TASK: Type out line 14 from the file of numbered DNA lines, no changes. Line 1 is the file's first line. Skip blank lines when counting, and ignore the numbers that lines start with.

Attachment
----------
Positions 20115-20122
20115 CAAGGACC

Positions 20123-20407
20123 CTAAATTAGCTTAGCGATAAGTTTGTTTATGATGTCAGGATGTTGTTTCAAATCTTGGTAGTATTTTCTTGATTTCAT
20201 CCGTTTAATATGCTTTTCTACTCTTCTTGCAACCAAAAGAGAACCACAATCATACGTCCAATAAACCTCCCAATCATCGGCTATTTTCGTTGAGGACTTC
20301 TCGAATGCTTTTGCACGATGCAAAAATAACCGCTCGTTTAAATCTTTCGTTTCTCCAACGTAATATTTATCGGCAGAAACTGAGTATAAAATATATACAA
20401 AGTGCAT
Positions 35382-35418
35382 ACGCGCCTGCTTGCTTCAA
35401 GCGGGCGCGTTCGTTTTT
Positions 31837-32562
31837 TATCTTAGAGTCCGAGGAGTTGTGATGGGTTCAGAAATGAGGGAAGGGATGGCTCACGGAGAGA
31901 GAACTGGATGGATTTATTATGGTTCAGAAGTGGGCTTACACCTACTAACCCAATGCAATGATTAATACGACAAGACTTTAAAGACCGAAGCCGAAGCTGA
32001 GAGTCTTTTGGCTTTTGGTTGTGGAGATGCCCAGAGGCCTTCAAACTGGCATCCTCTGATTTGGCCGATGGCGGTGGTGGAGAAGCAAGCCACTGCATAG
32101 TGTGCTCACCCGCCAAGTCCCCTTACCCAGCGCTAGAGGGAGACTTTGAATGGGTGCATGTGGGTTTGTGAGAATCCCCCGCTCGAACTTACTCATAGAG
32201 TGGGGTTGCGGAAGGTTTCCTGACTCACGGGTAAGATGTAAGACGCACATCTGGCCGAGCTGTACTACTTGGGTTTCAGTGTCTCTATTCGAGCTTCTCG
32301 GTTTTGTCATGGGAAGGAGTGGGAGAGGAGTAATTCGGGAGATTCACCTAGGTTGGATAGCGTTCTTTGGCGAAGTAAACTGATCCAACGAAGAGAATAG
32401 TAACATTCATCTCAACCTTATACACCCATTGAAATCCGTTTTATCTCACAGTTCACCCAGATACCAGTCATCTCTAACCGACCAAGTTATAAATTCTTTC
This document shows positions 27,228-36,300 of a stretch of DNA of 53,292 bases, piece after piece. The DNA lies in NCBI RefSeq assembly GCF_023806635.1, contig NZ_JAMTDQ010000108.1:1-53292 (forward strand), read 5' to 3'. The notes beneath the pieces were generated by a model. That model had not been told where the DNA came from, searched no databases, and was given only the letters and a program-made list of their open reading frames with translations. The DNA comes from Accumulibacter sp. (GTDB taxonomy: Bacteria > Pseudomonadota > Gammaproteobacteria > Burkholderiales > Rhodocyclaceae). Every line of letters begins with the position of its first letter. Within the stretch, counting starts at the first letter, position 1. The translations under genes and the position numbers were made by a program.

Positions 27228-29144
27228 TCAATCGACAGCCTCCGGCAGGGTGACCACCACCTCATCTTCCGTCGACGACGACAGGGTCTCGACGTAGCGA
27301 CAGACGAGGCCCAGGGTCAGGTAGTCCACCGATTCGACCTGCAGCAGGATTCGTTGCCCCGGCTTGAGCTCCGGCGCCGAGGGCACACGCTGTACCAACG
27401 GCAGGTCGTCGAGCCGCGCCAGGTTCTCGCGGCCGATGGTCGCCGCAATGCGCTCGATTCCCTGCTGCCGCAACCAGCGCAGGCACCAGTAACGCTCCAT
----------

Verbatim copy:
32001 GAGTCTTTTGGCTTTTGGTTGTGGAGATGCCCAGAGGCCTTCAAACTGGCATCCTCTGATTTGGCCGATGGCGGTGGTGGAGAAGCAAGCCACTGCATAG